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How to cope with PCOS (Polycystic Ovary Syndrome)

How to cope with PCOS (Polycystic Ovary Syndrome)

What is PCOS?

Polycystic ovary syndrome (PCOS) is a hormonal condition that can cause irregular periods, excess hair growth, top-of-head hair loss (androgenic alopecia), and other symptoms. PCOS can impact a woman's fertility and overall health. PCOS is a common condition that affects approximately 5 million women in the United States alone. Treatment options are available, but there is no cure for PCOS. PCOS can develop in girls as young as 11 years-old, though the condition is often not diagnosed until a woman is trying to conceive. Because of this, PCOS is often (incorrectly) discussed as if it were only a reproductive disease.


If you're struggling with PCOS (Polycystic Ovary Syndrome), you're not alone. This disorder affects 1 in 10 women worldwide. And while there is no cure, there are ways to manage the symptoms and improve your quality of life. In this article, we'll share some tips on how to cope with PCOS. From diet and exercise to stress reduction, there are many things you can do to ease the symptoms of PCOS. So let's get started.


The truth is far more complicated.


There are many misconceptions about PCOS. Some people believe that PCOS is simply a "weight problem," but this is not the case. While obesity can contribute to the development of PCOS, the condition can occur in women of all sizes. Thin women can also develop PCOS, though this is less common. PCOS is a complex condition with many possible causes. The exact cause of PCOS is unknown, but it is believed to be related to a combination of genetic and environmental factors. PCOS often runs in families, so there may be a genetic predisposition for the condition. Additionally, certain lifestyle choices, such as a diet high in processed foods and low in nutrients, can contribute to developing PCOS.

PCOS Symptoms

The most common symptom of PCOS is irregular periods. Women with PCOS may have infrequent periods, or they may skip periods altogether. Other common symptoms include weight gain, difficulty losing weight, excess hair growth, thinning hair, acne, and fertility problems. PCOS can have a significant impact on a woman's fertility. The condition is one of the leading causes of infertility, and women with PCOS may have difficulty becoming pregnant. PCOS can also lead to miscarrying a pregnancy. If you are trying to conceive, it is important to speak with your doctor about your PCOS and the best treatment options for you.


PCOS is a treatable condition, but there is no cure. The goal of treatment is to manage symptoms and reduce the risk of complications. Treatment options vary depending on the individual but may include medication, weight loss, and lifestyle changes.

If you have PCOS and you may wonder what you can do to improve your overall health. Here are some tips . . .

Our best advice for dealing with a PCOS diagnois:

1. See your doctor regularly, especially if you are actively symptomatic or trying to conceive.

PCOS is a complicated disorder to treat and diagnose, and no two people with the syndrome exhibit symptoms in the same way.


2. Take the right meds for your exact needs.

In women with PCOS, the ovaries may produce too much of the hormone testosterone. This can interfere with ovulation, as well as cause other symptoms, such as excess hair growth and acne. Other hormones, such as luteinizing and follicle-stimulating hormones, may also be out of whack. Common medications can include spironolactone (a diuretic used in the regulation of high blood pressure that is also known to lower testosterone throughout the body), metformin (a diabetes pill that sensitizes the liver to glucose and insulin regulation signals), estradiol (synthetic estrogen), and birth control pills. Keep in mind, that if you are not seeing an endocrinologist as part of your treatment you may not get the right medications in the right doses. Some of the treatments may even be counterproductive. For example, estradiol can make ovarian cysts worse. Make sure your doctor is an expert with PCOS.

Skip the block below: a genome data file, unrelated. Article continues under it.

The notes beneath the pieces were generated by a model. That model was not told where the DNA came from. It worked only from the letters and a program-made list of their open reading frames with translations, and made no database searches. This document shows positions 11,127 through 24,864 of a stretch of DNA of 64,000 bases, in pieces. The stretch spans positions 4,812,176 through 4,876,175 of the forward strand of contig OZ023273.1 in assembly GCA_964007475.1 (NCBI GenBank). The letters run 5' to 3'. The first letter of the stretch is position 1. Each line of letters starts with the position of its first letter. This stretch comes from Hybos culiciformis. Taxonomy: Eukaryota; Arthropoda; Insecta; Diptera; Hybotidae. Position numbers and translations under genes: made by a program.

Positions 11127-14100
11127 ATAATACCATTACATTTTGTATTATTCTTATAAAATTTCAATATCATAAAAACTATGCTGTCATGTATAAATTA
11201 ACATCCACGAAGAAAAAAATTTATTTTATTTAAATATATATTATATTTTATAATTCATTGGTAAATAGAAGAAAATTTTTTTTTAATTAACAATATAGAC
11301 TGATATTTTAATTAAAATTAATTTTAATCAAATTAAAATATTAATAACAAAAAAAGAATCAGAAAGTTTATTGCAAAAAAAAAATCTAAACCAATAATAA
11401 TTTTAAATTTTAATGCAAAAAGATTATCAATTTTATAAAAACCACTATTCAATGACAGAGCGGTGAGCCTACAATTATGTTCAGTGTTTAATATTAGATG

3. Don't be afraid to seek out a second opinion.

Let's be real: Doctors are generally insensitive and downright mean when they talk to overweight women, as if being rude will help them overcome a complicated disease exacerbated by society, environment, behavior, and biology. The patient only has control over one of these factors -- their behavior -- but much of that is also influenced by biological forces. Find a doctor who understands this dynamic and puts you, the person, before the number on the scale. It's important to find doctors who work well with you because this disease has no cure, only symptom control.


4. Be realistic and forgiving of your body.

There is no cure for PCOS, including menopause and hysterectomy. The name is an unfortunate misnomer because it incorrectly places all focus on the fertility issues that can come with a PCOS diagnosis. Yes, you may develop cysts on your ovaries, but did you know that many women with PCOS do not have cystic ovaries at all? You read that right. You can have healthy ovaries and still have this disorder. That is because PCOS is a full-body syndrome that affects all of you, not just the lady bits. It's probably more accurate to think of PCOS as the canary in the type II diabetes coal mine. The most dramatic symptoms are caused by systemic hormonal disruptions throughout the body: thyroid hormones, reproductive hormones, ghrelin and cortisol (hunger and stress hormones), insulin (another hormone), etc. This is why most treatment for PCOS begins with expensive hormonal blood panels that must be replicated by a competent endocrinologist (hormone specialist) regularly. Scrutinizing your hormonal compositon in this way is even more important if you have an atypical presentation, you're actively trying to conceive, or your case of PCOS is particularly severe.